Solving the Problem of Forfeits

By | July 11, 2021

For this edition of How Wrestling Wins, I will attempt to put an end to the pandemic of forfeits, and then offer a suggestion regarding how we can improve wrestling’s pinning percentages.

I hope you’re sitting down . . .

To begin, I believe everyone would agree that we can’t allow forfeits to continue, they are the bane of our existence, and basically arsenic to the sports growth.

Besides demonstrating to the media and athletic administrators that we’re a dying sport; we cannot continue to cheat our fans out of matches that they have bought tickets to watch.

None of that can possibly be good for our sport.

Regarding the spectator; when forfeits take place, the offending coach is actually breaching a legal contract that spectators have with the host school to provide a set number of matches for the price of admission.

Cheating our fans out of what has been promised is simply a ghastly business practice.

When you go to a football game, aren’t you’re expecting 4 quarters of action? In baseball aren’t you anticipating 9 full innings of play? What about ice hockey; regardless of the score, you know you’re going to see three 20-minute periods of action, plus a fight or two.

But in wrestling, we seem to go out of our way to regularly cheat our guests; complete with a “we don’t care if you like it or not” attitude. If the rules committee actually cared about this, they’d do something.

Answer this please; how would you feel if you went to a restaurant, ordered a dozen oysters, paid for a dozen oysters; but were only given only nine oysters?

Isn’t that exactly what we do in wrestling?

Or, how about going to a movie and noticing that the projectionist has cut 20 minutes of action out of the middle of the film? Would that be a good business practice?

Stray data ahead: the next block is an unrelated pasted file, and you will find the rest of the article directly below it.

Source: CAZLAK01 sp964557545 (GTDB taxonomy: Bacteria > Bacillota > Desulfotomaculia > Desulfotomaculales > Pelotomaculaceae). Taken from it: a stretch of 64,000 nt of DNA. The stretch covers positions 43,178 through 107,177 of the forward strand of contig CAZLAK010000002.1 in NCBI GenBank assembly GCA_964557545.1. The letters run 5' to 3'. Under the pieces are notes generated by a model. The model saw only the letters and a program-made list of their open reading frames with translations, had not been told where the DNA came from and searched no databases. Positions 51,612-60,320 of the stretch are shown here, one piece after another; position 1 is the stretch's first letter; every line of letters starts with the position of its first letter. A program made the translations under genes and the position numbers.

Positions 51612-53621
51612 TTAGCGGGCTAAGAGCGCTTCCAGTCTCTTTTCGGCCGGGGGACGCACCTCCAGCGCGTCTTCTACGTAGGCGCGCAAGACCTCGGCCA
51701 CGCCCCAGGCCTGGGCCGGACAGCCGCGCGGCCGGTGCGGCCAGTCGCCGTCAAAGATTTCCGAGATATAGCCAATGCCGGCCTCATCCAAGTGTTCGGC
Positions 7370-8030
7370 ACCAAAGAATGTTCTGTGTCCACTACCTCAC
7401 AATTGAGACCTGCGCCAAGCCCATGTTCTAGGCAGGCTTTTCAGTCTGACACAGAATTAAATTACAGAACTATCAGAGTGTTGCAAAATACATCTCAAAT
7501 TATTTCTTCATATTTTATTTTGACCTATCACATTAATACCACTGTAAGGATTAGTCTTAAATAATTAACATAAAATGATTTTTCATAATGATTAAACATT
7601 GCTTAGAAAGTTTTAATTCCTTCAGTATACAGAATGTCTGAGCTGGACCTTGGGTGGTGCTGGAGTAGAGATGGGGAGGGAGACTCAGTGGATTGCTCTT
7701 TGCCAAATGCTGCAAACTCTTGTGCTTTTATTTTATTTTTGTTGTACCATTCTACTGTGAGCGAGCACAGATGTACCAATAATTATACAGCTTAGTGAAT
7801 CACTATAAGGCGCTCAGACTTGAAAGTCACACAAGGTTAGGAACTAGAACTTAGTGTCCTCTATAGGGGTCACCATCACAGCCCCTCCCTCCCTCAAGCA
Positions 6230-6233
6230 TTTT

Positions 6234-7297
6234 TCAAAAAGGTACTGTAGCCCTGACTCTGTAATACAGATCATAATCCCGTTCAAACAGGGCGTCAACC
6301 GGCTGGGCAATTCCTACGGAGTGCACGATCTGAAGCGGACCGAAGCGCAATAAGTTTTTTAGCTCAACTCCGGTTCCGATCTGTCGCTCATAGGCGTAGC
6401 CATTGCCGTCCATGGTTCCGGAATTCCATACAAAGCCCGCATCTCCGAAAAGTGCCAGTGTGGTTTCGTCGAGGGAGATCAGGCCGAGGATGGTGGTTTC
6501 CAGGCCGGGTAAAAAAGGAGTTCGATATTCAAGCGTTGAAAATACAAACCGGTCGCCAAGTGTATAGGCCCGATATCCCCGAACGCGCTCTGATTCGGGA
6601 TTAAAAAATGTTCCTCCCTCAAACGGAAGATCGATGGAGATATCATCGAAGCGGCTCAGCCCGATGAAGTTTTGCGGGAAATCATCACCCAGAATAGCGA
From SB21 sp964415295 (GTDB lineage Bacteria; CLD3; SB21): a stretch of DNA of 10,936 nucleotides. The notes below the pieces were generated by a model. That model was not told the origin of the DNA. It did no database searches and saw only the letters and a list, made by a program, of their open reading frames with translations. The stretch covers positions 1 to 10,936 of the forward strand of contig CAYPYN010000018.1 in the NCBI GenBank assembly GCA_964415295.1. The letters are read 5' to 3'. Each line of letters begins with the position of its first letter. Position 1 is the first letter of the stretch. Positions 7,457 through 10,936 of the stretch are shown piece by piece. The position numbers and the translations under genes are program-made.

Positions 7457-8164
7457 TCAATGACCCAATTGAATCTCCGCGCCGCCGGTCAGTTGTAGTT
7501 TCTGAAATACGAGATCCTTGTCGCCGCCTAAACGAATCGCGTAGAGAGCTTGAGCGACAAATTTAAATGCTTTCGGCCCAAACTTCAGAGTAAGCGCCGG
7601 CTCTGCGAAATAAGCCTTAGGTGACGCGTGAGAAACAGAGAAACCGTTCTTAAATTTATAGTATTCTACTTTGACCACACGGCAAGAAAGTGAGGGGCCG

Isn’t that exactly what we do in wrestling?

As to fixing this issue, it’s simple. We attach such an exceptionally heavy consequence to the practice that overnight, the problem all but disappears. Here it is;

If a team forfeits a weight class, they also forfeit the dual meet. The dual meet still takes place, but the results of the match has already been determined. 

The same rule would apply to tournaments.

Forfeit a weight class at a tournament, and your team is exempt from scoring points.

I love this idea. It’s simple to explain, simple to understand, and simple to administer. As we all know, change only occurs when penalties are created that are greater than the benefit of not having them are advantageous.

I’m sorry, but I just don’t believe a coach when he says he can’t find someone to fill a certain weight class, especially in college. Now I realize that isn’t always the case, but it’s more often the case than not.

The why is simple; coaches would prefer to forfeit a weight than put a warm body on the mat who will most likely get pinned. At least by forfeiting, they don’t have to watch the carnage, while losing team momentum.

What if both teams forfeit a weight class, or multiple weight classes? That’s simple too, they both take losses on their records.

Now I realize this might be a tad much for the rules committee to consider, but the point is, we need to do something more than we’re doing because forfeits have become far more the norm than the exception.

Now take a deep breath and think about this for a minute; is this proposal really that draconian? How many other sports are there that have even more stringent rules when it comes to being short the number of athletes it takes to fill a starting lineup? For them, and there are several sports I can think off right off the bat, the games aren’t even played. At least with what I’m proposing, it allows every wrestler who has an opponent the opportunity to compete.

Folks; we have to impose rules with substantial costs, for schools that forfeit weights, beyond the loss of 6 team points. Wrestling cannot grow when we knowingly choose to shortchange those who are in attendance, and demonstrate to the media and our administrators how desirable wrestling isn’t. That behavior tears at the fabric of customer service, and for us to think it’s somehow acceptable, is to be sadly mistaken.